The calculation proceeds by first fixing specie a, stepping through the species b and accumulating the results to obtain the sum Sa, which is then used to get D(a). The computed diffusivity is stored in volScalarField diffSpAir[a].

The diffusivity calculations have the following algorithmic structure:

forAll(airSpecies, a)
{
  if(airSpecies[a].name() != airInertSpecie)
  {
    forAll(airDiffModels, m)
    {
      if(airDiffModels[m]->isFixed())
      {
        //obtain fixed diffusivity
      }
      else if(!airDiffModels[m]->isBinary())
      {
         Error: must have fixed or binary: exit
      }
      else
      {
        initialize sumA = 0
        forAll(airSpecies,b)
        {
          if (b != a)
          {
            set specie b in airDiffModel[m]
            calculate binary diffusivity
            accumulate sumA
          }
        }
          obtain diffusivity in mixture using sumA
        } //isBinary
      } //m
    } //!inert
  } //a

Mass fraction solutions

Mass fractions are computed in appSrc files YairEqn.H and YfuelEqn.H. For each specie other than the background “inert” specie, a partial differential equation is solved for Yair[i], where i is the specie index. The mass fraction of the “inert” specie is obtained by subtracting the sum of all the other species’ mass fractions from 1.

Electrochemistry

Electrochemistry is assumed assumed to occur on the anode interface with the electrolyte. It is calculated in appSrc file solveElectrochemistry.H. Global temperature is interpolated to the fuel mesh anode patch. Reactant oxidant species mole fractions are computed on the air mesh cathode patch and interpolated to the fuel mesh anode patch. Reactant and product fuel species are also calculated on the fuel mesh anode patch.

With all fields defined on the anode patch, the mole fractions, temperature, and specie properties are used to calculate the Nernst potential, E, via included appSrc file NernstEqn.H. Area specific resistance, R, is modelled by a function in included appSrc file ASRfunction.H. Current density i is then calculated as

$$i=\frac{E-V-\eta}{R}$$

where V and \(\eta\) are the present values of voltage and activation overpotential. The voltage is subsequently corrected using the present and prescribed mean current densities.

Electrochemical heating is calculated in included appSrc file electrochemicalHeating.H. Specie enthalpies are calculated and combined with enthalpy of formation and Joule heating in the electrolyte volume.

Species electrochemical mass fluxes are calculated and used to set Neumann boundary conditions on the cathode and anode patches for the calculation of air and fuel mass fractions, and Dirichlet conditions for the air and fuel velocities.

NernstEquation

For the reaction

$$\text{rxn:}\ \ \sum\limits_{i}{{}}{{a}_{i~}}{{R}_{i~}}=~\underset{j}{\mathop \sum }\,{{b}_{j}}{{P}_{j}}$$


having reactants Ri with stoichiometric coefficients ai and products Pj with stoichiometric coefficients bj, the Nernst potential, E, is calculated as

$$E=~{{E}_{0}}-~\frac{RT}{zF}\text{ln}Q$$

where R is the universal gas constant, F is Faraday’s constant, z is the number [moles] of electrons transferred,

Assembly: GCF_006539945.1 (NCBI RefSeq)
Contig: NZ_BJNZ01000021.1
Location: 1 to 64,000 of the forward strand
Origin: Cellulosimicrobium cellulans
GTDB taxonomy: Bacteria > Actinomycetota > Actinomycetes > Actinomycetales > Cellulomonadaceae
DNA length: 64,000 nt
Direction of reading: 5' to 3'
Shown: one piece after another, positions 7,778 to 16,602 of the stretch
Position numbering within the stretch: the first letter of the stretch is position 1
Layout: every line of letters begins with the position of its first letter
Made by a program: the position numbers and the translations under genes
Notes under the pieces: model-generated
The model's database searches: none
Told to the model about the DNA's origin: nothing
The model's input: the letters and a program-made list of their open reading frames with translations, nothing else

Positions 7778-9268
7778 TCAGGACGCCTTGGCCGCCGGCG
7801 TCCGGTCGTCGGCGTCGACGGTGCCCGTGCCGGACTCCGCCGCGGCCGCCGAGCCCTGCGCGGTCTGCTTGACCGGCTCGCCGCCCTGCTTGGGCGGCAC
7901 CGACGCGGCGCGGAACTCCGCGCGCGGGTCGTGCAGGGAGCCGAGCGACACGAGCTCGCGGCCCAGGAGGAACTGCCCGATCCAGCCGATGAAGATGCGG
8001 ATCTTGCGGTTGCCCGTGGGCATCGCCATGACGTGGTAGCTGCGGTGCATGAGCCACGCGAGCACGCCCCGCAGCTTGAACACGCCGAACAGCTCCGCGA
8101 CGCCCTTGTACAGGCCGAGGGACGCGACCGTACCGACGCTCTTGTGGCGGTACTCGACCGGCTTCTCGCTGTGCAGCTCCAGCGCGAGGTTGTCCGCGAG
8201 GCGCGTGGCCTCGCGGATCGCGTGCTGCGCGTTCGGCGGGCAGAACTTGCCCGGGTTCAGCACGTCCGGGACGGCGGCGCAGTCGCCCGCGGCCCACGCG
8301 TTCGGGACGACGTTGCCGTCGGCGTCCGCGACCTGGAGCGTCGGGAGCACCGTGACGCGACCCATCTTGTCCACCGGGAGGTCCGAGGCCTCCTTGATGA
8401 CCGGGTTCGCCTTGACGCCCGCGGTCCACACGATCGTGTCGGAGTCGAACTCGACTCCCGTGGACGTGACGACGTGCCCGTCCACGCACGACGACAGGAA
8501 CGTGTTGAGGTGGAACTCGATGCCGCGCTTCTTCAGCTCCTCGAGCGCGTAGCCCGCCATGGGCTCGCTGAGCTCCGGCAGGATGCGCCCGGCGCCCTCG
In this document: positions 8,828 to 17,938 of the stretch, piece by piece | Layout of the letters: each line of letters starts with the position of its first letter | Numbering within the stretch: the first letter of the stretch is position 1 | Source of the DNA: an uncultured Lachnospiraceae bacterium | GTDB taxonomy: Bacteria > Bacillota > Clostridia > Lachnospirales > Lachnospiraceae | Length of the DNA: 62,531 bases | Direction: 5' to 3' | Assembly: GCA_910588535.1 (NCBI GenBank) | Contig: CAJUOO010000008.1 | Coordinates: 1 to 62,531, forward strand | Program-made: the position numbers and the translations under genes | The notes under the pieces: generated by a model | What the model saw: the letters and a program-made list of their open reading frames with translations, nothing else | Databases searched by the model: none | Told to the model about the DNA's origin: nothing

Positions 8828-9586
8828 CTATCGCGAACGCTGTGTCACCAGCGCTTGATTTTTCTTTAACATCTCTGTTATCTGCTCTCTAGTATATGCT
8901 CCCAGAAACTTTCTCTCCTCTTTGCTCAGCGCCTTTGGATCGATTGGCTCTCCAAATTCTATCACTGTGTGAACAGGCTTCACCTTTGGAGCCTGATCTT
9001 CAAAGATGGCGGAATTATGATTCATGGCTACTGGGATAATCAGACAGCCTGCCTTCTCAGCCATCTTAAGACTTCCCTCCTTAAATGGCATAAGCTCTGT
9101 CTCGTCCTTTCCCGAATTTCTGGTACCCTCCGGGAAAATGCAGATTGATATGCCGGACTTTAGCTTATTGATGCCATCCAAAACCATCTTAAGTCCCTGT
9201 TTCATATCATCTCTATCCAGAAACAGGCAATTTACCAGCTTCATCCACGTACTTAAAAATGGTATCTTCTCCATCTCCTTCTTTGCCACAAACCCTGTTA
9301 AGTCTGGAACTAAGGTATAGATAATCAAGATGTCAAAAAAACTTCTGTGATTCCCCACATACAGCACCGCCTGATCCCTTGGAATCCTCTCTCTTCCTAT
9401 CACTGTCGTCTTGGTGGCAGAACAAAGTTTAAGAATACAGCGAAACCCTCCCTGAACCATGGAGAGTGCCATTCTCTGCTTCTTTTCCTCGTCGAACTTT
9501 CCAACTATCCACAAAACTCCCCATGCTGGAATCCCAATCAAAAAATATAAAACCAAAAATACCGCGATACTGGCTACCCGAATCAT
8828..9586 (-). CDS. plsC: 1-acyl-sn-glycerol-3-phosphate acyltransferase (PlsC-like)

$$Q=~\frac{\mathop{\prod }_{j}{{\left[ {{P}_{j}} \right]}^{{{b}_{j}}}}}{\mathop{\prod }_{i}{{\left[ {{R}_{i}} \right]}^{{{a}_{i}}}}}$$


with [ denoting mole fraction, and

$${{E}_{0}}=~-\frac{\Delta {{G}_{\text{rxn }\!\!~\!\!\text{  }\!\!~\!\!\text{ }}}}{F}=~-\frac{\left( \Delta {{H}_{\text{rxn}}}-T\Delta {{S}_{\text{rxn}}} \right)}{F}$$


where

$$\Delta {{H}_{\text{rxn}}}~=~\underset{j}{\mathop \sum }\,{{b}_{j}}\Delta H\left( {{P}_{j}} \right)-\underset{i}{\mathop \sum }\,{{a}_{i}}\Delta H({{R}_{i}})$$
and

$$\Delta {{S}_{\text{rxn}}}~=~\underset{j}{\mathop \sum }\,{{b}_{j}}\Delta S\left( {{P}_{j}} \right)-\underset{i}{\mathop \sum }\,{{a}_{i}}\Delta S({{R}_{i}})$$
For species X,

$$\Delta H\left( X \right)=~\underset{{{T}_{0}}}{\overset{T}{\mathop \int }}\,{{C}_{p,X}}\left( T \right)dT$$
and,

$$\Delta S\left( X \right)=~\underset{{{T}_{0}}}{\overset{T}{\mathop \int }}\,\frac{{{C}_{p,X}}\left( T \right)dT}{T}$$
where T0 and T are reference and ambient temperatures, respectively. Todd-Young polynomials for molar heat capacity are used to evaluate the and integrals, using polyToddYoung class functions polyInt and polyIntS, respectively.

Activation overpotential

The cell activation overpotential is presumed to be composed of anodic and cathodic contributions: \[\eta ={{\eta }_{a}}+{{\eta }_{c}}\] Defining the electrode overpotential, \({{\eta }_{e}}={{\eta }_{a}}\) at the anode and \({{\eta }_{e}}={{\eta }_{c}}\) at the cathode. Values of \({{\eta }_{e}}\left( i \right)\) at both electrodes are obtained using a root finder based on Ridder's method coded in appSrc file, riddersRoot.C, to obtain numerical solutions of the Butler-Volmer equation \[{i}={{{i}}_{0}}\left[ \exp \left( A{{\eta }_{e}} \right)-\exp \left( B{{\eta }_{e}} \right) \right]\] where \[{A=2{{\alpha }_{e}}F}/{RT}\;\]\[{B=-2\left( 1-{{\alpha }_{e}} \right)F}/{RT}\;\] at each electrode. The exchange current densities are given by; \[{{{i}}_{0,c}}={{\gamma }_{c}}p_{{{\text{O}}_{2}}}^{m}\exp \left( -\frac{{{E}_{act,c}}}{RT} \right)\] \[{{{i}}_{0,a}}={{\gamma }_{a}}p_{{{\text{H}}_{2}}}^{a}p_{{{\text{H}}_{\text{2}}}\text{O}}^{b}\exp \left( -\frac{{{E}_{act,a}}}{RT} \right)\]